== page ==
3 min read.Updated: 03 Jun 2021, 06:03 AM ISTUtkarsh Anand
The Supreme Court to examine if policy is in breach of constitutional right to equality under Article 14
Policy rolled out on 1 May ‘conflicts with the constitutional balance of responsibilities between Centre and states’, says the Supreme Court
The Supreme Court said the central government’s vaccination policy is “prima facie arbitrary and irrational" in the way it seeks to introduce paid inoculation by states and private hospitals for 18-44-year-olds after keeping it free for those above 45.
The top court said the liberalized vaccination policy introduced on 1 May “conflicts with the constitutional balance of responsibilities between the Centre and states" by putting the entire burden of inoculating those in the 18-44 age group on the latter.
The bench, headed by justice Dhananjaya Y. Chandrachud, asked the Union government to explain how the ₹35,000 crore earmarked for procuring vaccines in the Union Budget for 2021-22 has been spent and why the money could not be used to vaccinate 18-44-year-olds.
The court also decided to examine whether the vaccination policy was in breach of the constitutional right to equality under Article 14. It noted that if the Centre’s unique monopolistic buyer position was the only reason for it receiving vaccines at a much lower price from manufacturers, then the rationality of the vaccination policy had to be scrutinized “since it could place severe burdens, particularly on states and Union territories (UTs) suffering from financial distress".
The bench, which included justices L. Nageswara Rao and S. Ravindra Bhat, added that “marginalized sections of society would bear the brunt of the accessibility barrier" under the policy since it relied exclusively on a digital platform (CoWIN) for registration. This, it warned, could have “serious implications on the fundamental right to equality and the right to health of people."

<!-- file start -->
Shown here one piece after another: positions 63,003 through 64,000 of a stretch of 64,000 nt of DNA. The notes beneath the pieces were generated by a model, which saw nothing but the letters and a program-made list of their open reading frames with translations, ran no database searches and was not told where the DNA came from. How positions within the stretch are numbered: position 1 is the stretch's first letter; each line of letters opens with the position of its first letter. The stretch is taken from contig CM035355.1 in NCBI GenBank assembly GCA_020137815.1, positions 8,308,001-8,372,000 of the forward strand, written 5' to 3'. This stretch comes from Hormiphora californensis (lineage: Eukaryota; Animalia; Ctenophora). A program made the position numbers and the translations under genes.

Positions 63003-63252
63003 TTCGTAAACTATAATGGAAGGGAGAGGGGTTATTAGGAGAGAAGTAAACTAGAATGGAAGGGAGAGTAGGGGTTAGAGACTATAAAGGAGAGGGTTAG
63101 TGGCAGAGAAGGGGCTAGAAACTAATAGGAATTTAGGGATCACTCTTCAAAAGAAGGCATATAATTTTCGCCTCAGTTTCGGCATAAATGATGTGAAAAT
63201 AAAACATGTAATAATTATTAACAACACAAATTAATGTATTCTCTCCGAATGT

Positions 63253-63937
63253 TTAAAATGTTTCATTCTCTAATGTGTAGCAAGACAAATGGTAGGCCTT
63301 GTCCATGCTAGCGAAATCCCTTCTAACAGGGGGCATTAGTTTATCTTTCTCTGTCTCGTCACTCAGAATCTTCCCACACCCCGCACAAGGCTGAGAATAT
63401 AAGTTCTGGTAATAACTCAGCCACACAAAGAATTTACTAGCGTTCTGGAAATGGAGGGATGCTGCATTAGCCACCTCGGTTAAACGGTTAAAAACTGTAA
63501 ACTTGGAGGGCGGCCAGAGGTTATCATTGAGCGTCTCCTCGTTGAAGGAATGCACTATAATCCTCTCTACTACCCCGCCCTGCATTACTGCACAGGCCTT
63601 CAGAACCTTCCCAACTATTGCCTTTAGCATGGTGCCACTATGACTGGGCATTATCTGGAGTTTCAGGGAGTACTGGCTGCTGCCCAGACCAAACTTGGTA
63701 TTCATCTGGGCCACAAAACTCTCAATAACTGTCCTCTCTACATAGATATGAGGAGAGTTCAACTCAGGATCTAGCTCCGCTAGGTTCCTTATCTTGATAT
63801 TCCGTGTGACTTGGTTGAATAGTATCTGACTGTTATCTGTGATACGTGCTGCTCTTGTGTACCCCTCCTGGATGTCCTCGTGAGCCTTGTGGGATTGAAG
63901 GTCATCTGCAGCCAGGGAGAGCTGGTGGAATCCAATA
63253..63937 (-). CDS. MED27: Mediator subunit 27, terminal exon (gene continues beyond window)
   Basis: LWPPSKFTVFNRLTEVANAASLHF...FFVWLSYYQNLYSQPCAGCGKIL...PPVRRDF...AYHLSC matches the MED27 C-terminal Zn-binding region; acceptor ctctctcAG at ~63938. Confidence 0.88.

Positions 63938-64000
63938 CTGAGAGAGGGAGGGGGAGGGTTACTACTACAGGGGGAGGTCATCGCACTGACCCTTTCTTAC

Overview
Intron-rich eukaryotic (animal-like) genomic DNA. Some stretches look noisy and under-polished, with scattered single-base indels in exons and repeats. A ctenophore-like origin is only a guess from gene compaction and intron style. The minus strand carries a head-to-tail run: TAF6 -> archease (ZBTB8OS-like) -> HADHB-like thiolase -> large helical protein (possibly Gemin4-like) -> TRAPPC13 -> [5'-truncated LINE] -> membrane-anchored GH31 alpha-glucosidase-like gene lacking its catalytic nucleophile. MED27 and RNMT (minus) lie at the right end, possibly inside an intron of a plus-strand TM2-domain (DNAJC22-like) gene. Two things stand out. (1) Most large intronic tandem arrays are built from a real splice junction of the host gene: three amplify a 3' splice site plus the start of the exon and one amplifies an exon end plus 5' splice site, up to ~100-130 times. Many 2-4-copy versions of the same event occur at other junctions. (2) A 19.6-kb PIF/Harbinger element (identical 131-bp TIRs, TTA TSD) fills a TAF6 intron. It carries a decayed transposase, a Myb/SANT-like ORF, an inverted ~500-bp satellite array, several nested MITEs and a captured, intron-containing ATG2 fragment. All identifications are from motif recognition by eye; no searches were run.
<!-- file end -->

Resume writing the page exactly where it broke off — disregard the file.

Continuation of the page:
Under the liberalized vaccination policy for the 18-44 age group, the total vaccines produced by Serum Institute and Bharat Biotech have to be divided in a ratio of 50:25:25 between the Centre, states/UTs and private hospitals.
While the Centre is paying manufacturers ₹150 per dose, states are buying Serum’s Covishield for ₹300 a dose and Bharat Biotech's Covaxin for ₹600 a dose. Private hospitals are getting it at double the price paid by states. Both vaccines are administered in two doses.
In its order released on Wednesday after Monday’s proceedings in the suo motu case on management of the second covid wave, the bench marked several flaws in the vaccination policy, directing the Centre “to undertake a fresh review of its vaccination policy" since vaccination of the nation’s entire eligible population is the “most important task in effectively combating the pandemic in the long run".
The court sought an affidavit by the Centre in two weeks with specific details on the percentage of people vaccinated (single dose and double dose) as against all eligible persons in rural and urban areas; an outline for how and when the Centre seeks to vaccinate the remaining population; complete data on the purchase history of vaccines, orders made and projected dates of supply as well as the steps being taken to ensure drug availability for mucormycosis (black fungus).
The court further requisitioned copies of all relevant documents and file noting from the government, “reflecting its thinking and culminating in the vaccination policy". States and UTs have also been directed to clarify through affidavits before the next date of hearing on 30 June if they have decided to vaccinate their population for free.
The bench began its 32-page order by rejecting the Union government’s contention that any “over-zealous judicial intervention" by the Supreme Court in the vaccination policy may lead to unintended circumstances.
“Our Constitution does not envisage courts to be silent spectators when constitutional rights of citizens are infringed by executive policies. Judicial review and soliciting constitutional justification for policies formulated by the executive is an essential function, which the courts are entrusted to perform," said the court.
The court then cited the deficiencies in the vaccination policy, starting with the fact that the inoculation was open for the 18-44 age group in the third phase on a payment basis even though the experience in the second covid wave has shown people of this age group were also affected by the virus.
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